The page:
I found this via one of my news alerts over the weekend; the slideshow on ITBusinessEdge apparently is the visual companion to a Quest Software whitepaper of the same title.  In an attempt to demonstrate that SharePoint 2010 is a more-suitable target for migrating Notes applications than previous Microsoft attempts, the 10+ page paper throws just enough jargon that it could be placed on an IT executive's desk and seem credible in answering the question of "can we migrate these Notes apps?"

Unsurprisingly, the paper and slideshow don't hold up under scrutiny.  As with so many of the magic black boxes proposed in the past, the subhead on every page should be "no one said it would be easy or cheap, but there are at least new methods to try".  It isn't clear how half of the supposed improvements mentioned here will actually help a Notes application make the transition to a SharePoint one, other than to try to match capabilities.  Migrating data?  Sure.  Migrating application logic?  Nothing in the paper addresses the actual conversion process or how it will be simpler or more cost-effective than past approaches.

There's also the challenge that many of the referenced "game changers" aren't actually part of the picture.  For example, #3 on the list talks about Office integration.  Now we've had Office integration in Notes for many years, and partners like Integra, Mainsoft, PSC, Swing Software, and even Microsoft's own tools have provided ways to use Office and Notes together effectively.  The described collaborative editing feature of Office 2010 + SharePoint sounds pretty cool.  I guess that's why I'm surprised that months after release, nobody is talking about this capability.  I did several Google searches (and even tried Bing!) to find the breathtaking first-person accounts of how useful the not-quite-synchronous editing model in SharePoint 2010 is...and can't find any.  Another example, #5 on the list, talks about how SharePoint 2010 is optimized for SharePoint Online deployment.  Sounds great, except that Microsoft hasn't deployed SharePoint 2010 to SharePoint Online standard customers yet.  They say they'll get around to it when they roll out Office 365 next year.  Further down the list, #8 covers InfoPath List Forms -- which might be interesting, except that few corporate customers deploy InfoPath as part of their Office usage (and some, of course, use tools like Lotus Symphony or OpenOffice).  Quickly, we've been able to eliminate three of the ten points of SharePoint 2010 from consideration.

Other SharePoint 2010 updates seem to be in the category of catch-up or, in one case, addressing problems you didn't know you had.  SharePoint 2010 apparently has some better taxonomy-generation tools and ways to manage lists, but I'm surprised at the boasting here about scalability (emphasis mine):

Organizations attempting to move ... content to SharePoint 2007 ran into some pretty severe size limitations on SharePoint lists and libraries. The most painful one was that only 2,000 documents could be displayed in any one view or folder; if you had 10,000 documents, you had to split them into multiple folders or find another way to balance the load. These workarounds not only slowed down the migration process, but sometimes resulted in a structure that was unusable. ...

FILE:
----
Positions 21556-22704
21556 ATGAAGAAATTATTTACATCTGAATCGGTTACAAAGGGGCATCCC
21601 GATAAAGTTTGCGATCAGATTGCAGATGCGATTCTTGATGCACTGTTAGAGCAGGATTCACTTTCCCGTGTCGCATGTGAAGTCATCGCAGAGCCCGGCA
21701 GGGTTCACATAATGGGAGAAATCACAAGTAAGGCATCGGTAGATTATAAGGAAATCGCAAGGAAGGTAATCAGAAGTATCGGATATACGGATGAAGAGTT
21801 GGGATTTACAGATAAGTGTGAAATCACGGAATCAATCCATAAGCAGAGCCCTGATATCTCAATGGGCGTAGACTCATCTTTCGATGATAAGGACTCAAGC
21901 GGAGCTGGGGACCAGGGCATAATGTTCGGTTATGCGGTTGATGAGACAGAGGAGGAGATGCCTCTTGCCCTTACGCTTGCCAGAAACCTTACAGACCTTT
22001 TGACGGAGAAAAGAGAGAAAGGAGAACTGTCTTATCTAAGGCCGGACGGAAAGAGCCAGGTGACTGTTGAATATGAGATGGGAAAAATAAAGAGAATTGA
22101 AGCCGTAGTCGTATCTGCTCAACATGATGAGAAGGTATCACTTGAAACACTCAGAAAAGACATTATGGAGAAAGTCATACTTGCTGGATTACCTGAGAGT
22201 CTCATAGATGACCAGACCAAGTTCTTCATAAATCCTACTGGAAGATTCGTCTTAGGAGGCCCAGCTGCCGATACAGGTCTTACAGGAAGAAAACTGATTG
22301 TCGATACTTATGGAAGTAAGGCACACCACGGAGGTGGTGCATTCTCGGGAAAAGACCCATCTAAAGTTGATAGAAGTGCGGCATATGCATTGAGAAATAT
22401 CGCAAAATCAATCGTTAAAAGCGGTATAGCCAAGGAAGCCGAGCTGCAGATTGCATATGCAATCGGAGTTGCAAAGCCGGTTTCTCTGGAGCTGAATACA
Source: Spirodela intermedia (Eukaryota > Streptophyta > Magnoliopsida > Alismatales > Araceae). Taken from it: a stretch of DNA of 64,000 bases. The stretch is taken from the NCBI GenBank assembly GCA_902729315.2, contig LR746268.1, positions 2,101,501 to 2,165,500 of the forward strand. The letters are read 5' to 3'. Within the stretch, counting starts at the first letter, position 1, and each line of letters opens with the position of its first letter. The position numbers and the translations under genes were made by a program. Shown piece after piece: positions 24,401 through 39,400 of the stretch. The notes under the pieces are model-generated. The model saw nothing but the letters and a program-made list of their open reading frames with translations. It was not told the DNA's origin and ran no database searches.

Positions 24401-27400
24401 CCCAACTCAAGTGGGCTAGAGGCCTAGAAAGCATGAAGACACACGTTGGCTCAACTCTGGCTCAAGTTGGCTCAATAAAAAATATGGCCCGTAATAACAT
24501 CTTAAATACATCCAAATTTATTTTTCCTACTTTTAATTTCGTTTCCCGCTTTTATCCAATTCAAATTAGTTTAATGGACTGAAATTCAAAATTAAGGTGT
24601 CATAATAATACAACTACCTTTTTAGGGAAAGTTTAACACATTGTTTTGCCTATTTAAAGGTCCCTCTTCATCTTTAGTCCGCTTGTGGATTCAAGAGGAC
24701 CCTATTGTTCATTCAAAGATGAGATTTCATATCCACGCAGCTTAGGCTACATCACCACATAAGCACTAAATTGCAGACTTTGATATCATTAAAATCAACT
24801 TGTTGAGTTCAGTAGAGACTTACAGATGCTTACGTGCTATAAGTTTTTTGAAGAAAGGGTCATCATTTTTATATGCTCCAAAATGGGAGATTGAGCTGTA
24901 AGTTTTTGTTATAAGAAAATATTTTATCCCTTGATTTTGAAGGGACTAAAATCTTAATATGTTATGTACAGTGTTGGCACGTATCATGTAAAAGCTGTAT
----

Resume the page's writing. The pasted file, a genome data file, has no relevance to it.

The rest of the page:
With SharePoint 2010, however, the recommended maximums for many items have more than doubled. Even better, the penalty for exceeding the limits is far less severe: Performance does not drop off dramatically once you exceed the recommended limits, and SharePoint will now automatically throttle certain operations that previously would have brought your servers to their knees.
So some major problems have now been turned into "just" bottlenecks and others have more headroom before they are major problems.

Reason #6 on the list talks about improvements in SharePoint content pages.  There are plenty of customers who have used similar techniques in Notes/Domino for years for content creation and editing, and tools like the DominoWiki available on OpenNTF.org make for great content systems, such as we have deployed on IBM developerWorks.  Reasons #7 and #9 focus on application development and workflow, two hallmarks of Notes/Domino applications.  While it is true that SharePoint takes a different approach to app dev and workflow, there are clearly many situations where Domino developers are not "building from scratch" as is asserted in the paper/presentation.  And there are now thousands of code examples and complete applications available on OpenNTF.org for developers to get started with Domino Designer -- which, of course, is now free and can be utilized with the Amazon EC2 cloud for development and testing without needing to buy Domino licenses.

In short, as with any Microsoft product, SharePoint has had several improvements and come a long way from the Office server extensions and FrontPage tools of ten years ago.  However, I see little in this paper/slideshow that says to me, OK, now SharePoint is a Notes replacement, or that application migration suddenly has some massive ROI that commands customers to think about moving successful investments in Notes/Domino through the meat grinder with unclear results.  Are there a host of existing Notes/Domino applications that could benefit from modernization?  Sure.  Many of our customers have been taking advantage of Domino 8.5's XPages model to do just that.  Partner tools are coming that will accelerate such modernization in the Domino world.  The best destination for Notes/Domino apps continues to be Notes/Domino, and will be regardless of what the flavor of the week coming out of Redmond may be.  Judge for yourself.

Link: ITBusinessEdge: 10 Ways SharePoint 2010 Will Affect Your Notes Migration >

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